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After passing the last small hill the tea house will come into view. When we were here there were at least 10 other people. Everyone from jet skiers to boaters make the trek out to this island to climb to the tea house. 

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I walked around the base of it before proceeding up the rough stone stairs to the house itself.

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While the house is not how it once was, it is still 4 strong rock walls with three windows and a fireplace. The roof itself is no longer there but that adds to the charm of this historical structure.

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The best views for photos is from the East window looking out over Lake Tahoe itself. I can’t imagine having this as a place to entertain guests, it would be amazing.

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After taking a few more pictures I headed back to my kayak with about 35 minutes before my hour was up. Since I still had time to kill I decided to explore some more of the bay and proceeded to make a loop around the island.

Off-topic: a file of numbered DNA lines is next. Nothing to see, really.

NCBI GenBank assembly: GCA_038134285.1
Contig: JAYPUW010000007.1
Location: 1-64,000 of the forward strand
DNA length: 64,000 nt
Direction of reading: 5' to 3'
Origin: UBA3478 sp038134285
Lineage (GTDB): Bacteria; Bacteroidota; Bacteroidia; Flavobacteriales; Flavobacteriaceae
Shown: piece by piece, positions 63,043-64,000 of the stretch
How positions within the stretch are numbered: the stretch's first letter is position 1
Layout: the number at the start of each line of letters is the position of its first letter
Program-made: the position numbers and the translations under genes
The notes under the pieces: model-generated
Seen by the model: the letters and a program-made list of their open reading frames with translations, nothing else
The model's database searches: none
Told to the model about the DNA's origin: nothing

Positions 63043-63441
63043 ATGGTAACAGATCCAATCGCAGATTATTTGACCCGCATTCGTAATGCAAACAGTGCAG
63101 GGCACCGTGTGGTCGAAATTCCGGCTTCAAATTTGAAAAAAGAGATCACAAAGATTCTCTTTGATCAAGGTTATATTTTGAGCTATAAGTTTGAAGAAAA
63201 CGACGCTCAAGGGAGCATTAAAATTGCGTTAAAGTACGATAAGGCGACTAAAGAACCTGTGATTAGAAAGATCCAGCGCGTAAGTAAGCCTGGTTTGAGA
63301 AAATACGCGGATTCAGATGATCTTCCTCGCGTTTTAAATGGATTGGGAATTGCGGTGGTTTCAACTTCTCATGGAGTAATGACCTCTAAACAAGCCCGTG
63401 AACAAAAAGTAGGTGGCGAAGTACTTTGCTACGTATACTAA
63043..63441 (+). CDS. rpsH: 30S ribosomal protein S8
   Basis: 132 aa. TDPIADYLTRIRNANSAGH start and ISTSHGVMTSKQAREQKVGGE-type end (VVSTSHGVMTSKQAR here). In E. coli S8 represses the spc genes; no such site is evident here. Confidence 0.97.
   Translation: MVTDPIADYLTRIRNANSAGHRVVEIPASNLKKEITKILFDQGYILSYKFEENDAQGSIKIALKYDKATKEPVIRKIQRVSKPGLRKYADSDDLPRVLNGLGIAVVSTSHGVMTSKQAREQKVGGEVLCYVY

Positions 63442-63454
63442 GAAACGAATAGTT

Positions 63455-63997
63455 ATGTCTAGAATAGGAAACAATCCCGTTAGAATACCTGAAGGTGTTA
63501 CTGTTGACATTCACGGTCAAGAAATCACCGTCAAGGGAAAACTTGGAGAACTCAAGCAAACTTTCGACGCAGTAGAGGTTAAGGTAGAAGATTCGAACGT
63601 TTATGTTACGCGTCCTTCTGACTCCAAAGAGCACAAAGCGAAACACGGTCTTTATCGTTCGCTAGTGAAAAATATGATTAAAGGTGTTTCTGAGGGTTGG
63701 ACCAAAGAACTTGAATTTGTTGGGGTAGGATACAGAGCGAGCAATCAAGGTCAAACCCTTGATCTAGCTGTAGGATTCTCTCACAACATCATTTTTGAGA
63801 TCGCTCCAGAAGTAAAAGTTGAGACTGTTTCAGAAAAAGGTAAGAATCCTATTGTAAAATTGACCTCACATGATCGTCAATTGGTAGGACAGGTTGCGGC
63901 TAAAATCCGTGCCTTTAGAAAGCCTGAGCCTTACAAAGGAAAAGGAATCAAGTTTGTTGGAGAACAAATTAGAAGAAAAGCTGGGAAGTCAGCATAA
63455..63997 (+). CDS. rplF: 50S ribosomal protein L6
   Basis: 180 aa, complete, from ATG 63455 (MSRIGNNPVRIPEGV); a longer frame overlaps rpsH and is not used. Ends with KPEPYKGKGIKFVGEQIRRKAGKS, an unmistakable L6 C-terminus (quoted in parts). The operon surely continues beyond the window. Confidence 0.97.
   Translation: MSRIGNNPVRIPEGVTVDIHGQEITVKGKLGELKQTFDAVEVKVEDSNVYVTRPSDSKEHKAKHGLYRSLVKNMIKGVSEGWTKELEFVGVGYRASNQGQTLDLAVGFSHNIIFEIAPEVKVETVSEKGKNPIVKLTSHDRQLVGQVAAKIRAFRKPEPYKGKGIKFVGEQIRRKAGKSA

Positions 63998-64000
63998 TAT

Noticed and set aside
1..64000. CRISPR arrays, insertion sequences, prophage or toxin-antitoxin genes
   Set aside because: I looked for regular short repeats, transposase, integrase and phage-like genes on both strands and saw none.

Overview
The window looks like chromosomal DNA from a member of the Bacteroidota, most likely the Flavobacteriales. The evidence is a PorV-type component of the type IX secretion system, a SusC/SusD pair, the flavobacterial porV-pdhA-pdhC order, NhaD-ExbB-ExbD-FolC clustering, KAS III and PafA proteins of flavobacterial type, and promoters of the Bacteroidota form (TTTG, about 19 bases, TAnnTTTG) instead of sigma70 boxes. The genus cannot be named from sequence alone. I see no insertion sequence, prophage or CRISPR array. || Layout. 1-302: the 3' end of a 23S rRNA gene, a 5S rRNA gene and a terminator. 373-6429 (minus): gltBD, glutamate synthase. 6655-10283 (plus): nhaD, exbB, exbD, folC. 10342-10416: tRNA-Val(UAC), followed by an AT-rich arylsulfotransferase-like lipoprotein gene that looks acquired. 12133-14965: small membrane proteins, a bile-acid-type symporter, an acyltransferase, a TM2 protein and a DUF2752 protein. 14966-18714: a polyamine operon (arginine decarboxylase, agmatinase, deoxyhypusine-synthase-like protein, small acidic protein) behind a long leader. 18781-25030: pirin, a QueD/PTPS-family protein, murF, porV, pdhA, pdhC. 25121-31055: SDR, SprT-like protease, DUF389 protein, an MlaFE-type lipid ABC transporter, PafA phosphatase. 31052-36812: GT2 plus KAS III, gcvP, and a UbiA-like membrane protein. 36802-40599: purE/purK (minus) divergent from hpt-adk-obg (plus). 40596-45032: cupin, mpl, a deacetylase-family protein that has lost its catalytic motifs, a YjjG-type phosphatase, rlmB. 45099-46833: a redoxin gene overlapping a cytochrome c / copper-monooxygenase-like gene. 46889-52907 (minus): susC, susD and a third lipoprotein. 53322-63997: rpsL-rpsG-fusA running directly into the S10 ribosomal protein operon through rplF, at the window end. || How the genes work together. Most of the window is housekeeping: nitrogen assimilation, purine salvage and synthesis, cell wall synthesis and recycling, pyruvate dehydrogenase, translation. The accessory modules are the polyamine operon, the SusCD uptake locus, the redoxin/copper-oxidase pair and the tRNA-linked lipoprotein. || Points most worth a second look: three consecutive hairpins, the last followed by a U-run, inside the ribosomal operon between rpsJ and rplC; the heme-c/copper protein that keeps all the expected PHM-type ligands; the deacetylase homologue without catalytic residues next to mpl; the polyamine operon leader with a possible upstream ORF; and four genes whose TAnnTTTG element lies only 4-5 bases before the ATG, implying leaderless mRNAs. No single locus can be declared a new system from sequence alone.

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Here is a view of the island from the backside and you can see on the stones how high the water level has been up to at one point in time. I hear the entire lake is down around 7 feet due to the drought.

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From there I headed around the other side and over to the sunken forest.

The Sunken Forest

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The sunken forest is the name for the area of the bay where a lot of trees have fallen into the lake and gotten stuck there. You can see them jutting out above the water in this section and so I decided to go investigate with the kayak.

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When you get close you will realize how big these trees really are. I tried to take a picture underwater but it was hard to see how far they went down.

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This is a fun area to navigate with your kayak though and I enjoyed testing out my newly learned skills.

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From here I headed back over to the starting point to turn in my kayak right at the one hour mark. This was an extremely fun experience, one that I highly recommend. Do make sure you save up some energy for the one mile walk back up to the parking lot as well. Let me know if you have been in the comments.

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  • Cindy